Projecting side optical fiber 180 transmits light emitted from the LED package to head unit 102. Receiving side optical fiber 190 transmits light incident on head unit 102 to the PD package.

Head unit 102 projects the light transmitted by projecting side optical fiber 180 to an object to be detected, and captures the projected light reflected from the object of detection, which reflected light is transmitted by receiving side optical fiber 190 to main body 101.

FIG. 2 shows an example of the internal configuration of main body 101 shown in FIG. 1. FIG. 3 shows, in enlargement, a portion around LED package 160 shown in FIG. 2. The internal configuration of main body 101 will be described with reference to FIG. 2, and the configuration of light projector in accordance with one or more embodiments of the present invention will be described in detail with reference to FIGS. 2 and 3.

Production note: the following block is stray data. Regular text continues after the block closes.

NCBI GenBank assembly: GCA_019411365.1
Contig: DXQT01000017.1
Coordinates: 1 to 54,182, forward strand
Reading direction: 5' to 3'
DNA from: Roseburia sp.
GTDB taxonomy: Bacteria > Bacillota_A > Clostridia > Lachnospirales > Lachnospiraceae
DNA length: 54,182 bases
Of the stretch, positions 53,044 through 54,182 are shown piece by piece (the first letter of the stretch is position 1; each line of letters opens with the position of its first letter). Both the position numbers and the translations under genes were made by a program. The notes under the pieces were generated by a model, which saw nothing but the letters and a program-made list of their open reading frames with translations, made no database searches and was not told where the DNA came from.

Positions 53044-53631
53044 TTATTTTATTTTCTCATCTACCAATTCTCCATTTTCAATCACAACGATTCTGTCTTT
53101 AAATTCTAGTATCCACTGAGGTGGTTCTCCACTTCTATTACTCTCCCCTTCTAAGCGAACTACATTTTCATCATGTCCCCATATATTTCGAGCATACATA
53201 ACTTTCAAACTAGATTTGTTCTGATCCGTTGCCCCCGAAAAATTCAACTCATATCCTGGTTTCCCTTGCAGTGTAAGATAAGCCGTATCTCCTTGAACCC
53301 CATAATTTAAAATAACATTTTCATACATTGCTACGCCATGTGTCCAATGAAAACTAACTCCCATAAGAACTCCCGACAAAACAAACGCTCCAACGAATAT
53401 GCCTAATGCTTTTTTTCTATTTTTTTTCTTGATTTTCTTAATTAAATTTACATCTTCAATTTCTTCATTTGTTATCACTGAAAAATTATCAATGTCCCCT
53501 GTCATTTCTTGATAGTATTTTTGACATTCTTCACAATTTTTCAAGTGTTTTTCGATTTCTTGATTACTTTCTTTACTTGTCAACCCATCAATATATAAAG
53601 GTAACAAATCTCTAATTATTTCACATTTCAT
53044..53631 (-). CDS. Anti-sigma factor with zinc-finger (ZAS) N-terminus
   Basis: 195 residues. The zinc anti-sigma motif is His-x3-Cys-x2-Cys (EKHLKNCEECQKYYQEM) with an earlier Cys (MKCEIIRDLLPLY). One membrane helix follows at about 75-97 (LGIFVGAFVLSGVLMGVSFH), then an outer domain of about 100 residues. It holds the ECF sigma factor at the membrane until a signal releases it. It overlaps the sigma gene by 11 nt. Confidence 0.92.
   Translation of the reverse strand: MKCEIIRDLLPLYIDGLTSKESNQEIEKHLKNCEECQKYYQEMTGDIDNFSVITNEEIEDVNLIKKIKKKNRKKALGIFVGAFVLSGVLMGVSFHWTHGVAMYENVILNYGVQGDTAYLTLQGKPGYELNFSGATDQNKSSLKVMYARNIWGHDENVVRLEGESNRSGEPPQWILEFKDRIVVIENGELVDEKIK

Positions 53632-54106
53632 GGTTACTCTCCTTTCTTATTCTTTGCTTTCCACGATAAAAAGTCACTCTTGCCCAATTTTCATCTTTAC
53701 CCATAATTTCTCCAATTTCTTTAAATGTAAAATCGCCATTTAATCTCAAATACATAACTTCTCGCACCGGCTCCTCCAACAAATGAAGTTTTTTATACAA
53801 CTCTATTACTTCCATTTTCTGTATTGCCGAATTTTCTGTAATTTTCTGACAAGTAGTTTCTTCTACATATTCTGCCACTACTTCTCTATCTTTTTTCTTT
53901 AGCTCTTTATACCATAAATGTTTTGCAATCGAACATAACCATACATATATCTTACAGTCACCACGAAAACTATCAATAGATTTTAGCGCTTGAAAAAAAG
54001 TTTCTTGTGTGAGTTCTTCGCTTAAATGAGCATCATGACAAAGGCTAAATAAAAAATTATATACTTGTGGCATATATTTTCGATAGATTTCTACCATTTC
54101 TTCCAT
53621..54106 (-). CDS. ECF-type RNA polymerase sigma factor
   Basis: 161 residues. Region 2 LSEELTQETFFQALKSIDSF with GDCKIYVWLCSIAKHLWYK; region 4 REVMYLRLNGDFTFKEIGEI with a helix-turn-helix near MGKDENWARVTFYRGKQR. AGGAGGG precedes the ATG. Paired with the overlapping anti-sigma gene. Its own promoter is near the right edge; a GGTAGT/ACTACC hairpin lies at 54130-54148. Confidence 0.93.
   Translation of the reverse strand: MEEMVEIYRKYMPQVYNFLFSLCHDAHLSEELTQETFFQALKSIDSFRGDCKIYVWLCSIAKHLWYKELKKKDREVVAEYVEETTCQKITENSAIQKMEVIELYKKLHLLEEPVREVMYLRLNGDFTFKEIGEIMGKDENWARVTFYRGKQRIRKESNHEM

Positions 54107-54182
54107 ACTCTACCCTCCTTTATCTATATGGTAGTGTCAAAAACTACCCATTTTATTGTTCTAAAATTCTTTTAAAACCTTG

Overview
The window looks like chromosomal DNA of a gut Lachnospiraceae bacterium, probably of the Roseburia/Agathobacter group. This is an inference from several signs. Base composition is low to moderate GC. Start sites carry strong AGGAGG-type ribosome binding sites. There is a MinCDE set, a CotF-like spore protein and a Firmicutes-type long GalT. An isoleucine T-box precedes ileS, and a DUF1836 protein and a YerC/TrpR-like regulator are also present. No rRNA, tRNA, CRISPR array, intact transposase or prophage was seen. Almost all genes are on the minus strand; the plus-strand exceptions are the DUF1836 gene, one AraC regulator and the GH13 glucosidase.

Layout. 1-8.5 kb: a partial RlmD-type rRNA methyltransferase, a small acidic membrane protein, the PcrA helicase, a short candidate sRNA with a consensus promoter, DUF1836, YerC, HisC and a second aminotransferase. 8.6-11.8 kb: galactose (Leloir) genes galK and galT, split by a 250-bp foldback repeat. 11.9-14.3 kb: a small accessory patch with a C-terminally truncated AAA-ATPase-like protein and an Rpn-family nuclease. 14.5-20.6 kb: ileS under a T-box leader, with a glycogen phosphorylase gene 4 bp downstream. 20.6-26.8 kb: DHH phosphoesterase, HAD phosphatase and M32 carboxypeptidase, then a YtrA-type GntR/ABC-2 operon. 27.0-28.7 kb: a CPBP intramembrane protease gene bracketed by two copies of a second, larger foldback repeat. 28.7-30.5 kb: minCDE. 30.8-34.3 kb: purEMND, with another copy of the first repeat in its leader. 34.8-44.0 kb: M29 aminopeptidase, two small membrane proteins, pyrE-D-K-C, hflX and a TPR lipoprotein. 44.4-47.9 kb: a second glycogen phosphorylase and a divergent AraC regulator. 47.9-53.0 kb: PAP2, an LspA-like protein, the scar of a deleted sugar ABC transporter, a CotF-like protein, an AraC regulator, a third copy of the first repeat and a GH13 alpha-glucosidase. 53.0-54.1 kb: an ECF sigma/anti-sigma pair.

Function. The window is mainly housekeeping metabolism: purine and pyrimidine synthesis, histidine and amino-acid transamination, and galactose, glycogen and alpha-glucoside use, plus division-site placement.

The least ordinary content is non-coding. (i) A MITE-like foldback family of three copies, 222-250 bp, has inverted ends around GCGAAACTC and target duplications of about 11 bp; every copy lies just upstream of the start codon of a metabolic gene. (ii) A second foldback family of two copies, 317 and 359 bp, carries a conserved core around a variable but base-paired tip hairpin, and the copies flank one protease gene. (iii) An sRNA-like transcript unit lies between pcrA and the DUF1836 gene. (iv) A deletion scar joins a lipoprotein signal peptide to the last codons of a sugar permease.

As shown in FIG. 2, frame 116 is contained in main body casing 110. A space of a prescribed size is formed between the front surface of frame 116 and a front-wall portion of main body casing 110, and various components are arranged in this space. Specifically, in this space, a holder member 120 for holding projecting side optical fiber 180 and receiving side optical fiber 190, an optical fiber fixing member 140 fixing projecting side optical fiber 180 and receiving side optical fiber 190 held by holding member 120 on main body 101, and a mounting board 150 having LED package 160 and PD package 170 mounted thereon, are mainly arranged.